RICHMOND, Va. (WRIC) — Protests to reopen the economy are taking on a partisan tone.
With another rally scheduled in Richmond tomorrow, the Republican Party of Virginia is accusing Gov. Ralph Northam of putting his party’s ideology over public health. Meanwhile, the state’s Democratic Party is calling Republicans “unhinged” for their efforts to undermine the governor and score “cheap political points” ahead of the drive-by demonstration.
In a recent statement, the RPV mocked the governor’s calls for unity during the pandemic, arguing “When the State bans dentists because it’s unsafe, but deems an abortion safe, it’s not about your health.”
The statement references Northam’s decision not to include abortions under his executive order banning elective surgeries, an effort to preserve personal protective equipment for the treatment coronavirus. In fact, the same order allowing “family planning” services to continue also permits dental procedures where delays could lead to worsening conditions.
The criticism comes as at least seven conservative governors are being challenged in the courts for their efforts to ban abortion during the pandemic. Texas’ ban has been appealed to the U.S. Supreme Court.
Victoria Cobb, president of The Family Foundation, said the abortion industry shouldn’t be getting special treatment at a time where all industries are making sacrifices.
“Gov. Northam is putting the profits of the $1 billion dollar abortion industry above the health and safety of all Virginians,” Cobb said. “Ideology on this shouldn’t be driving the decisions at this moment.”
“It’s the very last place that a woman should be in the middle of a pandemic,” Cobb continued.
Shanthi Ramesh, OBGYN and medical director for the Virginia League for Planned Parenthood, said abortions are an essential procedure that cannot be delayed.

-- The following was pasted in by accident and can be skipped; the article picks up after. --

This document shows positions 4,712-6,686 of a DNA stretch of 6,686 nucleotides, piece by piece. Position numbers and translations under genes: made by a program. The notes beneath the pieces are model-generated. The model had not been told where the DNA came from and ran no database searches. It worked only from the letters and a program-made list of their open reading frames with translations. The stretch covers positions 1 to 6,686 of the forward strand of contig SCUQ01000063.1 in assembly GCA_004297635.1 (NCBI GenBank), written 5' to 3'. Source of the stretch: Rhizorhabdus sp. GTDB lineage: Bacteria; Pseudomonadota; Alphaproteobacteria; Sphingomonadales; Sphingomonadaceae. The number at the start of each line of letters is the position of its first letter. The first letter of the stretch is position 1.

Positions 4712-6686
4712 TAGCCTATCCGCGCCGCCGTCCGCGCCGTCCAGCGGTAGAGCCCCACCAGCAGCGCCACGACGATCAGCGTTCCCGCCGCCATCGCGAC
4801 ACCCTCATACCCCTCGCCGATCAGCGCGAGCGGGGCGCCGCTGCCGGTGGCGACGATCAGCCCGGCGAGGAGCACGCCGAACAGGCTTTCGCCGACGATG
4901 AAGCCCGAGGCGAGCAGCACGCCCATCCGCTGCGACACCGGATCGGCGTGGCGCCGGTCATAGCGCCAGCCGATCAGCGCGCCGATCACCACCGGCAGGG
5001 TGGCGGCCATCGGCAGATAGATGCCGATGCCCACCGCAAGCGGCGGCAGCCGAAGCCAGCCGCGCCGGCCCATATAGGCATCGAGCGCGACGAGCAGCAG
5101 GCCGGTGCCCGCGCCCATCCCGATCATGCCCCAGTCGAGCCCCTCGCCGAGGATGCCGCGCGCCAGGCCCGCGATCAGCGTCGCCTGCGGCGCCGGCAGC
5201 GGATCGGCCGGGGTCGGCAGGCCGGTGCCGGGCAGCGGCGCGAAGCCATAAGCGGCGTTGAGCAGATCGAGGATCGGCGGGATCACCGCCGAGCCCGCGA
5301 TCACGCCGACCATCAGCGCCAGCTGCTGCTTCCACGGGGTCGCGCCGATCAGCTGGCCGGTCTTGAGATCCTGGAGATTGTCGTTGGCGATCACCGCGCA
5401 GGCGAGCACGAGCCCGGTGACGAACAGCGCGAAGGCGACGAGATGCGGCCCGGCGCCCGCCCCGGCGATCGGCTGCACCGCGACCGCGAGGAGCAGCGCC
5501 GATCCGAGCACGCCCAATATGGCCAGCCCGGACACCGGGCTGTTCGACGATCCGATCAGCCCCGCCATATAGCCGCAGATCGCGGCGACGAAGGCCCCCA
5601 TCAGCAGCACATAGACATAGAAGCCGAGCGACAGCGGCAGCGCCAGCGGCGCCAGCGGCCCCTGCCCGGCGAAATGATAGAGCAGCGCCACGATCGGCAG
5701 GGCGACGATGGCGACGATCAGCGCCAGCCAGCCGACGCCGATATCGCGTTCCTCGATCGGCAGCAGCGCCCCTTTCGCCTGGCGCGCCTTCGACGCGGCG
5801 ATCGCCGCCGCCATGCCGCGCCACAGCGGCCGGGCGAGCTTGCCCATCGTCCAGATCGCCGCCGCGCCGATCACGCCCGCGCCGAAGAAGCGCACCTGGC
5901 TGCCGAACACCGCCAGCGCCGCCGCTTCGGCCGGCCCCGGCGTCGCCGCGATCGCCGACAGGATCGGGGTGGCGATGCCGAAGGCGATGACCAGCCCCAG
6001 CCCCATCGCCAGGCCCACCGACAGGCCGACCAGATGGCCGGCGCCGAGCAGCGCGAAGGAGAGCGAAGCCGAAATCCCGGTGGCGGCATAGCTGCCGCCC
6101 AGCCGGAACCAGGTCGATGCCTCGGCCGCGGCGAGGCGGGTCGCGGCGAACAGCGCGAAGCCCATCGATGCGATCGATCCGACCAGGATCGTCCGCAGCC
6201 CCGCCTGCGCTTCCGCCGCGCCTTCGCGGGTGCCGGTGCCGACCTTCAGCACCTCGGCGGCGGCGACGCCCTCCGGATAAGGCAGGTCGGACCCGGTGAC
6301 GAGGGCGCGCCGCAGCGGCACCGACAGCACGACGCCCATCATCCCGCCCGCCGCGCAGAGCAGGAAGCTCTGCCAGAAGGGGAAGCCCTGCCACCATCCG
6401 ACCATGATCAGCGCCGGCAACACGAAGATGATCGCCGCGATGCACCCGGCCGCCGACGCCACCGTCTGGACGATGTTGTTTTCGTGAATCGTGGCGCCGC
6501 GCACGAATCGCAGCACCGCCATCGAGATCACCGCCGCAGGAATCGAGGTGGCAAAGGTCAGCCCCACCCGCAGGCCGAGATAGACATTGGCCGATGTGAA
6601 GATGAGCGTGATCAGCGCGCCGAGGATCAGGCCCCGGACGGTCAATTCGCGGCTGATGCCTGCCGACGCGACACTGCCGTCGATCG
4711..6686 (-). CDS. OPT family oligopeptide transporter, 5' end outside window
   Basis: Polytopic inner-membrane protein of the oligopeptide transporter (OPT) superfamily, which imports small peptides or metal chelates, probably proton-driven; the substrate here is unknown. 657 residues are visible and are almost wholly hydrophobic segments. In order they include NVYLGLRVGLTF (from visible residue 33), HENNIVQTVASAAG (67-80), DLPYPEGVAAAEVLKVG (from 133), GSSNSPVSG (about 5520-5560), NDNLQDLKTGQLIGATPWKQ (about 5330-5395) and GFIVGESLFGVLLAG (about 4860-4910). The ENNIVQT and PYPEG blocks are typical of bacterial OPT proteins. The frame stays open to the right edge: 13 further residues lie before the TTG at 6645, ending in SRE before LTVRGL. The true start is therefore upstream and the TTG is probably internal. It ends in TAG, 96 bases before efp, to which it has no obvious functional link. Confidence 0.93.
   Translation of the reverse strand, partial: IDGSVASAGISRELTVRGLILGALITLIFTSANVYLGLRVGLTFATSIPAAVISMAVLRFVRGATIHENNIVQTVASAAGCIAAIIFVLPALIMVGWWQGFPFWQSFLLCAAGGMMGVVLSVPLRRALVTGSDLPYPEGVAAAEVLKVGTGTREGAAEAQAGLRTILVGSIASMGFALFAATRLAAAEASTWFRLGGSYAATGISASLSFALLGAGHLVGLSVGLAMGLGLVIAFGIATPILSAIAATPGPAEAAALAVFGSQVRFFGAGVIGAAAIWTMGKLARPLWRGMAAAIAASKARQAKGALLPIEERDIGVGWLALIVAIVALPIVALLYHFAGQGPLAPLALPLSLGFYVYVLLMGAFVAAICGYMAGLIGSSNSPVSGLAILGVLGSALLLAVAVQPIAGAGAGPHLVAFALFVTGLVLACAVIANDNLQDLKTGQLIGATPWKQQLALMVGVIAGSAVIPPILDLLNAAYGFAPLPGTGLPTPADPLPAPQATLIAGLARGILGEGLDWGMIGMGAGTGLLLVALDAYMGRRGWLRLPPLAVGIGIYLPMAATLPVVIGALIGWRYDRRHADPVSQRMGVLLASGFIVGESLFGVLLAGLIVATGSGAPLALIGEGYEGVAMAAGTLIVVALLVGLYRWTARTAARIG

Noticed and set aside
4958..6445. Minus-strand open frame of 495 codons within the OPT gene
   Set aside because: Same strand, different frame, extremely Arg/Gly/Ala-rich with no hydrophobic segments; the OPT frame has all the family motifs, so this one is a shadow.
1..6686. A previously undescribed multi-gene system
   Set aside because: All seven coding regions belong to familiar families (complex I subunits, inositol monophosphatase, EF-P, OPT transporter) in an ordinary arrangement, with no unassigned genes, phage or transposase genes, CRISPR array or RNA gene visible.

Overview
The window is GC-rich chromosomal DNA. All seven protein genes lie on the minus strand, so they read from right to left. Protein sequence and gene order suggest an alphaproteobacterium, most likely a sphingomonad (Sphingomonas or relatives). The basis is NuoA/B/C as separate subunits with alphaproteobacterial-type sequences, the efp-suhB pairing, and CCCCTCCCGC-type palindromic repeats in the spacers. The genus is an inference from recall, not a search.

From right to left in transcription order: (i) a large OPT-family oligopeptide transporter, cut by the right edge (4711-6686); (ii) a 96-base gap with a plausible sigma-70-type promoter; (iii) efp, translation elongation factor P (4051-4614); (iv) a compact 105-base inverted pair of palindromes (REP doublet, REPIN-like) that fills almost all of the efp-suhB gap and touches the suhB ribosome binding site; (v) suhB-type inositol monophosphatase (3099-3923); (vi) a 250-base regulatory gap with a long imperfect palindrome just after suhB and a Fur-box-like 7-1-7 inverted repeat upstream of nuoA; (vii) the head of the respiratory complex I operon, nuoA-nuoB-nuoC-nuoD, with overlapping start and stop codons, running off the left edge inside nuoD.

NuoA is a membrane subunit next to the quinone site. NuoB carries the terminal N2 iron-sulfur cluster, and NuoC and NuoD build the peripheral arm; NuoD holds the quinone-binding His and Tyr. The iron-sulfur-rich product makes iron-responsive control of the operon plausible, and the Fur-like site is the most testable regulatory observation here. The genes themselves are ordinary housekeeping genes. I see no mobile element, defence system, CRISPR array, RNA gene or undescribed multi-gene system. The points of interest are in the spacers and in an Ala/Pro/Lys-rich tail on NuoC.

“The earlier in pregnancy you have an abortion the safer it is,” Ramesh said. “So for patients, being delayed even days to weeks could mean that they can’t access care at all.”
Ramesh said, after 10 weeks of pregnancy, taking an abortion pill is no longer an option. Ramesh said temporary bans on the procedure in other states have forced patients to break travel guidelines during the pandemic.
“We actually have seen patients travelling from out of state to seek abortion care in Virginia,” Ramesh said. “It’s the patients that don’t have the means to travel that will end up being the most impacted.”
Ramesh said she’s still seeing the same volume of patients at her clinic–about 15 to 20 per day–with some procedural changes to keep everyone safe.
For example, Virginia law currently requires women to have two appointments to get an abortion. During the first appointment, Ramesh said patients have been coming in for their ultrasound and then doing the in-depth counseling session remotely.
“We have made major changes to our operating procedures in terms of doing more telehealth, trying to limit the amount of people that are in our health centers at a single time for social distancing,” Ramesh said.
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